After convincing authorities of his innocence, the Jacksonville man is now trying to convince the Florida Legislature that he should be compensated for all those years he spent behind bars.
TALLAHASSEE — Clifford Williams appeared Wednesday in the Florida Capitol in a blue suit, yellow shirt and blue paisley tie, leaning on a cane while he smiled and thanked God for delivering him from prison after being wrongly incarcerated for nearly 43 years.
After convincing authorities of his innocence, the Jacksonville man is now trying to convince the Florida Legislature that he should be compensated for all those years he spent behind bars. On Wednesday, a House committee advanced legislation that would do just that.
The compensation bill (HB 6507) sponsored by state Rep. Kimberly Daniels, D-Jacksonville, cleared the House Civil Justice Subcommittee with unanimous support. It would give Williams $50,000 for each year he spent in prison, or $2.15 million total.
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Daniels said the bill can’t truly compensate for everything Williams missed out on while on death row, which is where Williams landed after being convicted in 1976 of murdering a woman in her bedroom. That conviction was thrown out this year after a conviction integrity unit set up by Jacksonville State Attorney Melissa Nelson concluded Williams is innocent.
“What House Bill 6507 does do, is that it sends a message loud and clear that the Florida House of Representatives cares and we are stepping up to the plate to make what was wrong, right,” Daniels said.
In addition to promoting HB 6507, Williams’ supporters are also calling on the Legislature to pass a repeal of the so-called “clean hands” provision that prevents individuals who have been exonerated in one criminal case but not others from receiving compensation without going through the Legislature.
Sen. Rob Bradley, a Fleming Island Republican who has reformed the state’s wrongful incarceration law in the past to make reparations easier, said his proposed changes in SB 346, an omnibus crime bill that also includes sentencing reforms for drug crimes and requires police to record all interrogations, are “common sense” measures that he expects to pass.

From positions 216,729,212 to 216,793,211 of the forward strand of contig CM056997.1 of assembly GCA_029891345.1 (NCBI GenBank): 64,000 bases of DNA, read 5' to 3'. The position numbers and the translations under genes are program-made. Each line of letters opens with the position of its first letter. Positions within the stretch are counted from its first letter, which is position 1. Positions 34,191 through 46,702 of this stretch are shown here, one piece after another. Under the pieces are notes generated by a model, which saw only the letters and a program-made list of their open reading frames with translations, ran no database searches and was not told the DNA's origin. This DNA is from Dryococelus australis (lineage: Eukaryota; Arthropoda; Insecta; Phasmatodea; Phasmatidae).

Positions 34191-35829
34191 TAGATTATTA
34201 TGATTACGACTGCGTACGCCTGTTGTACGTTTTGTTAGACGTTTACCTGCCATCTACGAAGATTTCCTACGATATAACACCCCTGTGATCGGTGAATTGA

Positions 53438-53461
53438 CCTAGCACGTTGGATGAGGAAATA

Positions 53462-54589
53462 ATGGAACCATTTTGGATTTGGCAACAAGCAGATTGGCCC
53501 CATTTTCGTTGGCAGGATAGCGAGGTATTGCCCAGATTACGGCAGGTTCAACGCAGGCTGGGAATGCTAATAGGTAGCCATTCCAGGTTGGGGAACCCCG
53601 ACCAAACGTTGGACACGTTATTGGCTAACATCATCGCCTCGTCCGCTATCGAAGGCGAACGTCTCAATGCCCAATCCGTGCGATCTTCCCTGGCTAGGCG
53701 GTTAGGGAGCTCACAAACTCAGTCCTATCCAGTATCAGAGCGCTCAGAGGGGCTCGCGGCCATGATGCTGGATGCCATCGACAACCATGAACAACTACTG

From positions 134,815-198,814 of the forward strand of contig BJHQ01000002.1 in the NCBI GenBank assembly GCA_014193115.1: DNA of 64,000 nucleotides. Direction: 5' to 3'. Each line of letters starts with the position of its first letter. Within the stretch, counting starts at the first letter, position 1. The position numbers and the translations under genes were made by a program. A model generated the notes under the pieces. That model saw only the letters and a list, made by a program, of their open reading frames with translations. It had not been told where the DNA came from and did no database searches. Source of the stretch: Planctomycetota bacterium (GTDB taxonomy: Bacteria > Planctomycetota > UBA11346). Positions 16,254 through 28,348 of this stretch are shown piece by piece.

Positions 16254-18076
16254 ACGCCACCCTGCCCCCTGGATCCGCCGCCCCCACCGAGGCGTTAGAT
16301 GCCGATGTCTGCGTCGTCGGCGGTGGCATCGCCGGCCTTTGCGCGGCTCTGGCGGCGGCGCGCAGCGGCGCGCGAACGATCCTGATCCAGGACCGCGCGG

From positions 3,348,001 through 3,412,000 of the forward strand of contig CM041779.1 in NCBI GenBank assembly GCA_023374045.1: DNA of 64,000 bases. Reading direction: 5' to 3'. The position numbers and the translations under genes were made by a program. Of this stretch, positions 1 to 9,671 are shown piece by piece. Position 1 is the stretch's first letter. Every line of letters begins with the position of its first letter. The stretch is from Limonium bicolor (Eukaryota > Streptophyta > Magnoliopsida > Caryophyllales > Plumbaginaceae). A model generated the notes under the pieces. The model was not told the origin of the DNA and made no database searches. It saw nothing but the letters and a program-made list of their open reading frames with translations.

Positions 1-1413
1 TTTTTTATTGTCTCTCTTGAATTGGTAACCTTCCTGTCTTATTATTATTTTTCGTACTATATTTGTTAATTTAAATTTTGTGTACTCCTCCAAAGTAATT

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“My focus has always been on the policy rather than individual cases,” Bradley said. “That all being said, I will be supportive of Clifford getting relief by any means.”
A spokesman for Nelson said she neither supports nor opposes the claim bill or the effort to change the clean-hands provision.
House Minority Leader Kionne McGhee noted that Williams spent more than 15,000 days in prison, a timespan that included eight presidencies and 11 U.S. military conflicts. The minimum wage was $2.30 when Williams went to prison. Milk cost $1.72 a gallon.
McGhee apologized to Williams as he looked on from a chair in a House meeting room.
“We are here today to make it right,” McGhee said.
In March, Clifford Williams and Nate Myers were released from prison after serving nearly 43 years for a murder they didn’t commit. Their convictions were overturned by the Jacksonville State Attorney’s Office’s conviction integrity review unit.
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The state’s investigation found there was no evidence the men could have committed the 1976 murder of Jeanette Williams of which they’d been convicted, and significant evidence pointed to their innocence.
Both men have sought compensation under the state’s wrongful incarceration compensation act, but that law limits reparations only to those who have fewer than two prior convictions and only to those without certain types of prior convictions. Myers qualifies. Williams doesn’t.
While Williams has filed a constitutional challenge to the law’s limitations, a pair of Northeast Florida senators aren’t waiting for that case to resolve. Myers also has yet to receive any compensation.
Because the clean hands provision applies to Williams, he must seek relief from the Legislature with a specific claim bill.
In 2017, Bradley loosened the wrongful incarceration compensation act’s earlier more stringent requirements to make it easier to file compensation claims. During that session, Bradley tried to remove any limitations based on past convictions, but he told fellow senators at the time that he had to put some limitations back in — anyone with violent felony convictions or two or more felony convictions — as part of an agreement with the Florida House.
In 2008, when the initial bill was debated, Senate President Bill Galvano, who was then a member of the Florida House, said all wrongful incarcerations should qualify for reparations.
No one has yet publicly opposed Bradley’s reforms in the coming session.
Williams repeatedly thanked God Wednesday for his freedom. He said the years in prison were “rough” but “I always was a man that believed God is real, God is good.”
“I just trusted God for them 43 years,” he said.